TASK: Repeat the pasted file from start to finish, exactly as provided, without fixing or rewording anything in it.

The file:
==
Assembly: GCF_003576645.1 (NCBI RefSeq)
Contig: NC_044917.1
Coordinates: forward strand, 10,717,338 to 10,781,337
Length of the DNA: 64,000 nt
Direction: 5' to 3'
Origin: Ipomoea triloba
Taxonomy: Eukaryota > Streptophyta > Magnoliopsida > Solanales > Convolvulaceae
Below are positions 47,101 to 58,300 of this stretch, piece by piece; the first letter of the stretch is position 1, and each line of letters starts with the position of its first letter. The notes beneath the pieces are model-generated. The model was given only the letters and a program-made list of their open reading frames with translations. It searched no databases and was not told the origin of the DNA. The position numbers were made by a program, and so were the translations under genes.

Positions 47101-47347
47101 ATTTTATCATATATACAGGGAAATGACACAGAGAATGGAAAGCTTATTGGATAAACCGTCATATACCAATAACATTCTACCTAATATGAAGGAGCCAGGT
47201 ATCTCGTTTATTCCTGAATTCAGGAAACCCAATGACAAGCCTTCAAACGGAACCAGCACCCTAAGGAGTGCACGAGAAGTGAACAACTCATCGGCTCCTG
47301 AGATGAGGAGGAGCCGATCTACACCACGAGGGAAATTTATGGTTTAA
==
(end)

Assembly: GCF_003576645.1 (NCBI RefSeq)
Contig: NC_044917.1
Coordinates: forward strand, 10,717,338 to 10,781,337
Length of the DNA: 64,000 nt
Direction: 5' to 3'
Origin: Ipomoea triloba
Taxonomy: Eukaryota > Streptophyta > Magnoliopsida > Solanales > Convolvulaceae
Below are positions 47,101 to 58,300 of this stretch, piece by piece; the first letter of the stretch is position 1, and each line of letters starts with the position of its first letter. The notes beneath the pieces are model-generated. The model was given only the letters and a program-made list of their open reading frames with translations. It searched no databases and was not told the origin of the DNA. The position numbers were made by a program, and so were the translations under genes.

Positions 47101-47347
47101 ATTTTATCATATATACAGGGAAATGACACAGAGAATGGAAAGCTTATTGGATAAACCGTCATATACCAATAACATTCTACCTAATATGAAGGAGCCAGGT
47201 ATCTCGTTTATTCCTGAATTCAGGAAACCCAATGACAAGCCTTCAAACGGAACCAGCACCCTAAGGAGTGCACGAGAAGTGAACAACTCATCGGCTCCTG
47301 AGATGAGGAGGAGCCGATCTACACCACGAGGGAAATTTATGGTTTAA